I thought I’d share a brief overview of my personal top tips from marking many stories over the last year.
To prepare or not to pre-prepare
So, narratives – I blogged about my belief in the wisdom of students preparing plans/stories beforehand here last year, and it has been clear from my experience this time round that there is a far improved array of structures being employed by students, so good work everyone!
If you’re still sceptical, my advice would be not to worry too much about the danger of tweaking; I would simply encourage students to practice writing convincing tweaks from a host of possible question titles, and you’ll be fine.
Major areas where students can improve
- Tense control
My major tip here is to simply not let students write in present tense. I know it is en vogue at the moment in Literature, but it is only the most amazing student writers that can maintain control of the present tense throughout their story. Most mess up after a couple of paragraphs – we then have ‘tense inconsistency’ and the Vocab/SPAG side has quite a few marks knocked off.
We all tell students to check for errors at the end of their writing. Few do by the look of it. This is so critical for marks as if it is riddled with errors, marks are knocked off for coherence in the Content section of the mark scheme, AND for sentence control/punctuation in the Vocab/SPAG section.
I am going to set specific editing starter activities next year where students look for errors in both tense, word omissions, and punctuation. Where punctuation errors are not spotted due to a lack of understanding, then a discussion is obviously needed.
Things to encourage
Speaking to the reader (Asides) – e.g. She was the irritating, know-it-all (You know the type, right?)
When done well (and no doubt better than my example above!) it offers a sophisticated, knowing, self-aware, self-deprecating style which is really endearing.
Humour / Embarrassment
Stories are great that involve embarrassment, often as a potential love interest falls by the wayside as a result of said embarrassing actions of the protagonist.
Things to avoid
Fancy punctuation. Forget over-promotion of semi-colons and colons as top marks guarantors. If there is control over speech punctuation and complex sentences, then students should be well on for the top band ‘a range of punctuation is used confidently’.
Any stories involving the following that leads to excess action focus, and insufficient craft: Sporting events, exam results day, War (SO DULL!), Basements, Dark alley ways or woods. For further tips beyond this blog on Do’s/Don’ts -see Component 1 Section B-Creative Prose overview document-DHG and also check out a colleague of mine’s Narrative tips too -there’s some great interactive resources – here
Structuring story writing with lower attainers through providing a range of basic story plots that just ‘work’!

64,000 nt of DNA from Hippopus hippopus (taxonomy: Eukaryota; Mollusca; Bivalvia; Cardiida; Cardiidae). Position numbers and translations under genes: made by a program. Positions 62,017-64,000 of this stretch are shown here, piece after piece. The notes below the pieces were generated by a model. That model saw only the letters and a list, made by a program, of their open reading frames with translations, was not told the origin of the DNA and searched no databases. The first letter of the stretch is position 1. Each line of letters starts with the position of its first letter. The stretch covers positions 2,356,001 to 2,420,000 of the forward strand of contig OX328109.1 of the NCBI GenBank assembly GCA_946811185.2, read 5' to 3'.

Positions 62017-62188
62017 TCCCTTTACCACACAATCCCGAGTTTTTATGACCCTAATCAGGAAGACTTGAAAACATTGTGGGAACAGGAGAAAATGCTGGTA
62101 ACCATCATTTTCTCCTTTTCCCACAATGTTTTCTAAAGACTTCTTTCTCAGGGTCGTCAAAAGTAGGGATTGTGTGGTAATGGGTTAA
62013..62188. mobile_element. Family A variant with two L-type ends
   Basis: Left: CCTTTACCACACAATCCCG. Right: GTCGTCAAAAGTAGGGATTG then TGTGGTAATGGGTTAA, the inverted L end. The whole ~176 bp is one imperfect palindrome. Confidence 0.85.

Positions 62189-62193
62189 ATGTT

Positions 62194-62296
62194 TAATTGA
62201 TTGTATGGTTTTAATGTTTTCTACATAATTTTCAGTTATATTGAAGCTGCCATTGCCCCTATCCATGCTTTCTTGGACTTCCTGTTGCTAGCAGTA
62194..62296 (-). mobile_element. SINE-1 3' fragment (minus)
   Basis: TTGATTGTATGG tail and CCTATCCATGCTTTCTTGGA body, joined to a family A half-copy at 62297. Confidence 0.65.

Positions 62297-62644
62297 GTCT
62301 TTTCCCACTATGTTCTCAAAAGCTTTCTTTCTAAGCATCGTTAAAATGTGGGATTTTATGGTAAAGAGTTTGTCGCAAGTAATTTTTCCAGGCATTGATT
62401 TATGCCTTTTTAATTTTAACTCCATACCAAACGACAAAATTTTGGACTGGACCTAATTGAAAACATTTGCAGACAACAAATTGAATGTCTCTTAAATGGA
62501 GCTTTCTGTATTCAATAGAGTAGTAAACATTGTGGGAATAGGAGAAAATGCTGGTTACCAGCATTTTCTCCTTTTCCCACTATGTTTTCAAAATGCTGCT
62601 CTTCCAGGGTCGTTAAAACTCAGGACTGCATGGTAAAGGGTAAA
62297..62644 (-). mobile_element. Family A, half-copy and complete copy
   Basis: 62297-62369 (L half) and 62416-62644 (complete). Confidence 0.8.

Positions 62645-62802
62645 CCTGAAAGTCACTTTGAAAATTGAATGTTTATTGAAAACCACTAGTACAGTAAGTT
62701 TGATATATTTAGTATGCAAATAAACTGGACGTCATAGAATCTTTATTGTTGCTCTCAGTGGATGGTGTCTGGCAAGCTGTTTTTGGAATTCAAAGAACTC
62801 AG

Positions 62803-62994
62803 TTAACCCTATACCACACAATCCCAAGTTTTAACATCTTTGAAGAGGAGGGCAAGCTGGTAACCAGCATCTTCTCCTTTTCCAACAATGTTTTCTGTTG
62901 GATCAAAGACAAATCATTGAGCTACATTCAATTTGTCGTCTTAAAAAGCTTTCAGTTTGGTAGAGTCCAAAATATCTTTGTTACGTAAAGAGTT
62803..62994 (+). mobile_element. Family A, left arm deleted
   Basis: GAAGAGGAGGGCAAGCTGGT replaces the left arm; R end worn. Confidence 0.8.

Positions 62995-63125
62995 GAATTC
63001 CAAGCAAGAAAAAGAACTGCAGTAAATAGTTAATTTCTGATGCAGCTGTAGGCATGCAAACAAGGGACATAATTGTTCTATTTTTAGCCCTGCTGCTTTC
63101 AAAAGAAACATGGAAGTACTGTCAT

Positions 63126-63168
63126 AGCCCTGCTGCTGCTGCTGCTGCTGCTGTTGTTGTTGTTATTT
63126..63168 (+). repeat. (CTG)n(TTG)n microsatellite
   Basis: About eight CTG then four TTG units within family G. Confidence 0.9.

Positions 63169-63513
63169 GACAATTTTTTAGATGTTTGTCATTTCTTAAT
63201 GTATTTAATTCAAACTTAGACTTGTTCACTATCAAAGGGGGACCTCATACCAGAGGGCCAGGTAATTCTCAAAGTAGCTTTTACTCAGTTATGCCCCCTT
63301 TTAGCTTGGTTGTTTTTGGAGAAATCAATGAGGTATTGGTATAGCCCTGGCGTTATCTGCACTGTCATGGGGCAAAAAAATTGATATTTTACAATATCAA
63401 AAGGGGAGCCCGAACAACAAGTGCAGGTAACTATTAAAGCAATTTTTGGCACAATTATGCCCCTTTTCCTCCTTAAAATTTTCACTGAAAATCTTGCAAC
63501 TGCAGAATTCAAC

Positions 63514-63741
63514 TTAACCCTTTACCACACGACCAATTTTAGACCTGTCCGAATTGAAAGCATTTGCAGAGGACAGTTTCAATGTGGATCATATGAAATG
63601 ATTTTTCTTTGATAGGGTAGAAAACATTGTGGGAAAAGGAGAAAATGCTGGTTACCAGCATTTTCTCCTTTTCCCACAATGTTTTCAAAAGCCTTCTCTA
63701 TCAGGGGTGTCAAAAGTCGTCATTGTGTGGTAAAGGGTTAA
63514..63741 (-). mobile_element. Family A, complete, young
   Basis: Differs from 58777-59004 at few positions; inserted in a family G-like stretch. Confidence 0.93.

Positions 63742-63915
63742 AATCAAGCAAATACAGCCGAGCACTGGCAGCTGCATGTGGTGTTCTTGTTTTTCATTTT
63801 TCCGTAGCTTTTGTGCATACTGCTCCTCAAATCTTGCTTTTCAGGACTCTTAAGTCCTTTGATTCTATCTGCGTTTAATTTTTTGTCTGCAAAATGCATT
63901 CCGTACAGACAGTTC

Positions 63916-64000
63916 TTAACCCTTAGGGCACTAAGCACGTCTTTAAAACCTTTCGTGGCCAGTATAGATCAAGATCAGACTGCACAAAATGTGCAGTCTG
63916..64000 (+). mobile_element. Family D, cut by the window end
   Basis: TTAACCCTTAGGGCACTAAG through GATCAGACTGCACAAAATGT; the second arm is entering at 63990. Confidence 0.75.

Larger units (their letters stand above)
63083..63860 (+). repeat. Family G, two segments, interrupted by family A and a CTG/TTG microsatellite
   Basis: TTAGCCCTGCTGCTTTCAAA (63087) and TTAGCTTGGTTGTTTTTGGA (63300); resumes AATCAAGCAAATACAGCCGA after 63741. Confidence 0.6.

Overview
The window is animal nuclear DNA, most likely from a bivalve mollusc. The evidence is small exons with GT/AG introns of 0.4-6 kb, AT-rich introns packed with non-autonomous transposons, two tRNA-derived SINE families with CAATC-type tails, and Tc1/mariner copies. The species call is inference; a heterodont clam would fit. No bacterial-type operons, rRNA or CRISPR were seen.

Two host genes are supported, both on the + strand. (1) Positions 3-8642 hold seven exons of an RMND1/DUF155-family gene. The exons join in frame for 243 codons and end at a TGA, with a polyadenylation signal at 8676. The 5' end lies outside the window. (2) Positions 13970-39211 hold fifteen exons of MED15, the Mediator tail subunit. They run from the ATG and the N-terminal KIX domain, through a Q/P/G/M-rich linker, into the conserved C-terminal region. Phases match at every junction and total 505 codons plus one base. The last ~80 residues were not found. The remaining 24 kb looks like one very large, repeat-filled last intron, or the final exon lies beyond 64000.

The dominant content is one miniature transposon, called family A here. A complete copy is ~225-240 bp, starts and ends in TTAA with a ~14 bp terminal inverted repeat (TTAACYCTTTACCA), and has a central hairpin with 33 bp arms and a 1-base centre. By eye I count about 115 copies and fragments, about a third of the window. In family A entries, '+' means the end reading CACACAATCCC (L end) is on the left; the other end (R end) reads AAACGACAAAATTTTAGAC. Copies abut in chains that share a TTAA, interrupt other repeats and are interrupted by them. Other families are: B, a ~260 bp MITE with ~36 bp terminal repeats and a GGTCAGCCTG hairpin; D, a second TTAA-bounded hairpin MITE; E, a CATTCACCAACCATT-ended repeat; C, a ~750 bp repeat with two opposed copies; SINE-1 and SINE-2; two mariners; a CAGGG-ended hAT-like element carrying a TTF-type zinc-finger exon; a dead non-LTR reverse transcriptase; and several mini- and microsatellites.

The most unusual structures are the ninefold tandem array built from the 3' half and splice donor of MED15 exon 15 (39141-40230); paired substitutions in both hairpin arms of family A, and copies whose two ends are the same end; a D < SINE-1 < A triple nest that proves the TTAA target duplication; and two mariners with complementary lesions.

This has proved incredibly useful with my lower set students. In recent years, I have discussed the plot structure -Hook/Exposition/etc and then basically said -off you go. I then had to go through countless revisions to the planning before we even had a workable plot to begin drafting. NOT ANY MORE! This year, I provided students with a lesson to consider their own ideas as normal. 2/20 came up with ones that were goers; the rest didn’t, so next lesson I provided them with a list of 13 plot structures for them to choose from with the brief ‘to make it their own’.
This was a revelation.
They instantly became more engaged with the ideas and actually offered some lols at a few of my ideas, some of which I invented, some of which I have adapted from students’ stories over the years.
I also told them all that they would all be writing in 1st person. Again, my experience is that this enables better descriptions of feelings and emotions.
Next step was crafting each section. I talked through a model of different narrative hooks/problems then asked them to write it. Holding them back from ploughing on was torturous for some. One student literally had written the entire story in a paragraph. Making explicit that we would literally only be working on one section at a time -a few sentences, and they were not allowed to go further, was a battle…but it worked!
We then moved on to the different sections, and I made clear to them that we were all going to be looking at the model, crafting, crossing out, redrafting each section in turn for a couple of lessons at a time, and that they were all going to be producing an excellent story that they could learn and then deliver in the exam. Here’s the document I’ve been using with guidelines, complete with extra challenges like the sentence I’m about to awkwardly christen as a ‘triplet-positive-positive-negative-cliff-hanger’.
e.g. He would always come first on Sports day; he’d always come first in Spelling Bee competitions; but something that had proved beyond him thus far was girls.
Alas, we have had to break for summer before they hit the Dramatic Peak section(!) but all the signs are promising for finishing them on our return.
Hope this has been some use. Happy holidays everyone!